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Station Crew Wraps Up Week With Medical Research

Published by Klaus Schmidt on Fri Jun 13, 2014 11:38 pm via: NASA
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The six-person Expedition 40 crew of the International Space Station wrapped up another workweek in space Friday supporting medical and physics research, maintaining station systems and gearing up for next week’s spacewalk.

Following the crew’s normal 2 a.m. EDT reveille, Commander Steve Swanson and Flight Engineers Reid Wiseman and Alexander Gerst participated in a variety of experiments aimed at understanding the effects of long-duration spaceflight on the human body and developing countermeasures to mitigate the health risks. This research is vitally important as NASA works toward sending humans on longer voyages beyond low Earth orbit.

Flight Engineer Alexander Gerst enjoys the view of Earth from the windows in the cupola of the International Space Station. Image Credit: NASA

Flight Engineer Alexander Gerst enjoys the view of Earth from the windows in the cupola of the International Space Station. Image Credit: NASA

Swanson began his day with the Sprint investigation, which measures the effectiveness of high-intensity, low-volume exercise training in minimizing the loss of muscle mass and bone density that occurs during spaceflight. Station crew members currently work out around 2 ½-hours every day, and the researchers behind Sprint aim to reduce that total exercise time while maintaining crew fitness.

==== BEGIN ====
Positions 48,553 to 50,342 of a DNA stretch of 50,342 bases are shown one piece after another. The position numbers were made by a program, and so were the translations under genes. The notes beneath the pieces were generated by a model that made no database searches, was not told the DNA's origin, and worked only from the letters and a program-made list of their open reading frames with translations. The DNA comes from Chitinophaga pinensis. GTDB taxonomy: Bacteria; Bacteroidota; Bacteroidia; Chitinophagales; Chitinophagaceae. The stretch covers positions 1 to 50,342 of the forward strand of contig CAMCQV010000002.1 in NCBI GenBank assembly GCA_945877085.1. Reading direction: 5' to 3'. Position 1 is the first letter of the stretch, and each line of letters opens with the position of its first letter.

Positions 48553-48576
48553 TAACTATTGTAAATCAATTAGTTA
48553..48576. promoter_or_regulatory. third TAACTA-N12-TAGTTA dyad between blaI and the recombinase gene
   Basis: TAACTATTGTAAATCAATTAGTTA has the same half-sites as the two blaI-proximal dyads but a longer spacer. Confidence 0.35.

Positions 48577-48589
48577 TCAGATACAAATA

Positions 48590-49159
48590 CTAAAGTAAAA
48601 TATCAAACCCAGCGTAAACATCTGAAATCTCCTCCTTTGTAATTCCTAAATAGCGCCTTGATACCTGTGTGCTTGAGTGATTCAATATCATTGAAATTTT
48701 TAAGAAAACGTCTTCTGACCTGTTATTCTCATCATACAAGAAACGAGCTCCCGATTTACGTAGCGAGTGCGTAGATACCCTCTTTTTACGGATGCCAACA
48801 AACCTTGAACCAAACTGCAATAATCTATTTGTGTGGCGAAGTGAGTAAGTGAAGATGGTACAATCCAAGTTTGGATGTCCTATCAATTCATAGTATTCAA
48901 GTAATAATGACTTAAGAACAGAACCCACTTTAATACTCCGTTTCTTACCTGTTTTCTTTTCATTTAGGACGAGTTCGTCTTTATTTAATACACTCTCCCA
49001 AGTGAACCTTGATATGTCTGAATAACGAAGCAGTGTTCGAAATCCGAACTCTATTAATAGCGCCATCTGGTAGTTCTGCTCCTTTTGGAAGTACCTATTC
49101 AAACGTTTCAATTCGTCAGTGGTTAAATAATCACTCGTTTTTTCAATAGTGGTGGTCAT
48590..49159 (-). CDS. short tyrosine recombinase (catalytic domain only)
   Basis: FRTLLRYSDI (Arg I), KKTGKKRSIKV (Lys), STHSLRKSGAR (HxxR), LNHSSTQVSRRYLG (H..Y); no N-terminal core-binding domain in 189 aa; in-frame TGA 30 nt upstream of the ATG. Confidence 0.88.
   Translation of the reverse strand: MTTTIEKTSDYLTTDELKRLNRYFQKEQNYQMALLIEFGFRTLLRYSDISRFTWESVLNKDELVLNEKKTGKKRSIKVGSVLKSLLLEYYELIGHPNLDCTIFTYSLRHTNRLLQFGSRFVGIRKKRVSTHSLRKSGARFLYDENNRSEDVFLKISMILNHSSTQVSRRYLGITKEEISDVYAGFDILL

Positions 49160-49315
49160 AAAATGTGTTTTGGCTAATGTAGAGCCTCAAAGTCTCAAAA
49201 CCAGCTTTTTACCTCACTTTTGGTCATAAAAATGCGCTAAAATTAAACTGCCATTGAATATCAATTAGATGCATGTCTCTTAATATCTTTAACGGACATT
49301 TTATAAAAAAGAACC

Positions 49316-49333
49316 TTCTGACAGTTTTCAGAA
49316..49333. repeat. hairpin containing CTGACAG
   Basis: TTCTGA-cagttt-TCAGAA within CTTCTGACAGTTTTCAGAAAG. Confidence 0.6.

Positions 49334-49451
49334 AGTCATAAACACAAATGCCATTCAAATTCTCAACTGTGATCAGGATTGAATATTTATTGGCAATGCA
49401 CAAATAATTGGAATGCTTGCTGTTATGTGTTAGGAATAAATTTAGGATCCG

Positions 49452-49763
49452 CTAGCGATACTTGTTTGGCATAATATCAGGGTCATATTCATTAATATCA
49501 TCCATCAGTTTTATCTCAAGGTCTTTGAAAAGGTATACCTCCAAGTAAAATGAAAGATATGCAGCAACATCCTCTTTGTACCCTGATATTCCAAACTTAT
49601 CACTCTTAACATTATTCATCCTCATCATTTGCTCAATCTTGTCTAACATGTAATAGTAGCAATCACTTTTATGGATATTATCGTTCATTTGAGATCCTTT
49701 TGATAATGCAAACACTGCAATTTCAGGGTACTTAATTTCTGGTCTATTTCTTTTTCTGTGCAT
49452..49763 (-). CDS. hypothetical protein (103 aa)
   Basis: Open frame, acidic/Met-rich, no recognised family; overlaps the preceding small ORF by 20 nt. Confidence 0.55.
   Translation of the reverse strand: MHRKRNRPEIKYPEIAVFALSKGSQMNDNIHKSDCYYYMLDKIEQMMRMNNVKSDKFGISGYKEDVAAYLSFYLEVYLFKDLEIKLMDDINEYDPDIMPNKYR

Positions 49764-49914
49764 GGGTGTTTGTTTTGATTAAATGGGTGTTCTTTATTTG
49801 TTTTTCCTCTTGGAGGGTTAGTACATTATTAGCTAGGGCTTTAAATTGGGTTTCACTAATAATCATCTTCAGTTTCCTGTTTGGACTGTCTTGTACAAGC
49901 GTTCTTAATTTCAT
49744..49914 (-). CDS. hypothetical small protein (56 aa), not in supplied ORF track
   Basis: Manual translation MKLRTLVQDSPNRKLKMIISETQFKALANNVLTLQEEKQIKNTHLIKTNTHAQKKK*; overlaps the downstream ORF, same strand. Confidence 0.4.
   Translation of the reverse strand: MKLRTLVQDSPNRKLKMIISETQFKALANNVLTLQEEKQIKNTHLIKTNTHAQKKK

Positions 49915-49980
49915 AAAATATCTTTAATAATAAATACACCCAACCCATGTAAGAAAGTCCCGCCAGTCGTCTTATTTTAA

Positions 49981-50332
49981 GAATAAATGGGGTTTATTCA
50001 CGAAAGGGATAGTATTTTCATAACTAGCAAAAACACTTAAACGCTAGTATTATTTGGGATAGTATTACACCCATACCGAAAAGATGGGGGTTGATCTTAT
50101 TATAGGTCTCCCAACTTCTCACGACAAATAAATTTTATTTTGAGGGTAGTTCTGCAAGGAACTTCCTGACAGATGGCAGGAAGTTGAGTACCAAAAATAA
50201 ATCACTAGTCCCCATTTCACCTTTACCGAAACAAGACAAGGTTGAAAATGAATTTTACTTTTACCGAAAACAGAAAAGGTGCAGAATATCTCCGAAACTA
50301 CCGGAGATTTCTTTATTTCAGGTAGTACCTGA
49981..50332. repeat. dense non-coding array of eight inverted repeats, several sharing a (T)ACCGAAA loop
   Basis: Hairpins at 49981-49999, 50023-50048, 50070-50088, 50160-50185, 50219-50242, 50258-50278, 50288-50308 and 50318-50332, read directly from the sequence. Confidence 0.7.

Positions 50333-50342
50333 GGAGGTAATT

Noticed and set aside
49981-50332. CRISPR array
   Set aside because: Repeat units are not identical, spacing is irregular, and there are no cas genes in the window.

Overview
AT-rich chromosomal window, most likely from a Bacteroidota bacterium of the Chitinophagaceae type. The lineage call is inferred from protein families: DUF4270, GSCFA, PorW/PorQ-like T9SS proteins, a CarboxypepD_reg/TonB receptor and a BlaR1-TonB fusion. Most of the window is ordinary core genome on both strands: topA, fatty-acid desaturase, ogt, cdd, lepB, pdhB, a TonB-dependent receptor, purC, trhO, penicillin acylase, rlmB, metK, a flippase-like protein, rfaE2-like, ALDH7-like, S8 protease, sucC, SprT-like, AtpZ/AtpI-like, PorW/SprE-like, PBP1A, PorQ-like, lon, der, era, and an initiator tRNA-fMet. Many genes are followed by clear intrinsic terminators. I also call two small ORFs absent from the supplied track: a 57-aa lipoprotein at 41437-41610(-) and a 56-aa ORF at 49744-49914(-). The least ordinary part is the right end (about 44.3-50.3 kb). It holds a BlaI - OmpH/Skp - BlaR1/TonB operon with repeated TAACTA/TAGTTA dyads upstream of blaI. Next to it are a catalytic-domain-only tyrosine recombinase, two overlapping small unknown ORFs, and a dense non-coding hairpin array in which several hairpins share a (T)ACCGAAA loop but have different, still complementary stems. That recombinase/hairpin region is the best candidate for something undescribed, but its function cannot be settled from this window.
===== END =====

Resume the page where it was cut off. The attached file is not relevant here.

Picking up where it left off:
Wiseman meanwhile served as the subject for a session of the Cardio Ox study, which is investigating the risks of cardiovascular disease related to long-duration spaceflight. With guidance from the ground team, Gerst performed an ultrasound scan on Wiseman and measured his blood pressure. Results from this experiment will help researchers determine if biological markers of oxidative and inflammatory stress are elevated during and after spaceflight, and how those markers correlate with the long-term health changes in astronauts.

Wiseman also logged his meals and followed a prescribed diet for the Pro K study as nutritionists monitor how dietary changes may affect spaceflight-related bone loss.

For the Circadian Rhythms investigation, Gerst donned sensors and an armband monitor to track his body’s core temperature over a 36-hour period. Since the station orbits the Earth 16 times a day, an astronaut’s body clock can get disrupted from experiencing a sunrise or sunset every 45 minutes. Results from this investigation will provide insights into the adaptations of the human autonomic nervous system in space and will help optimize crew schedules and workplace illumination.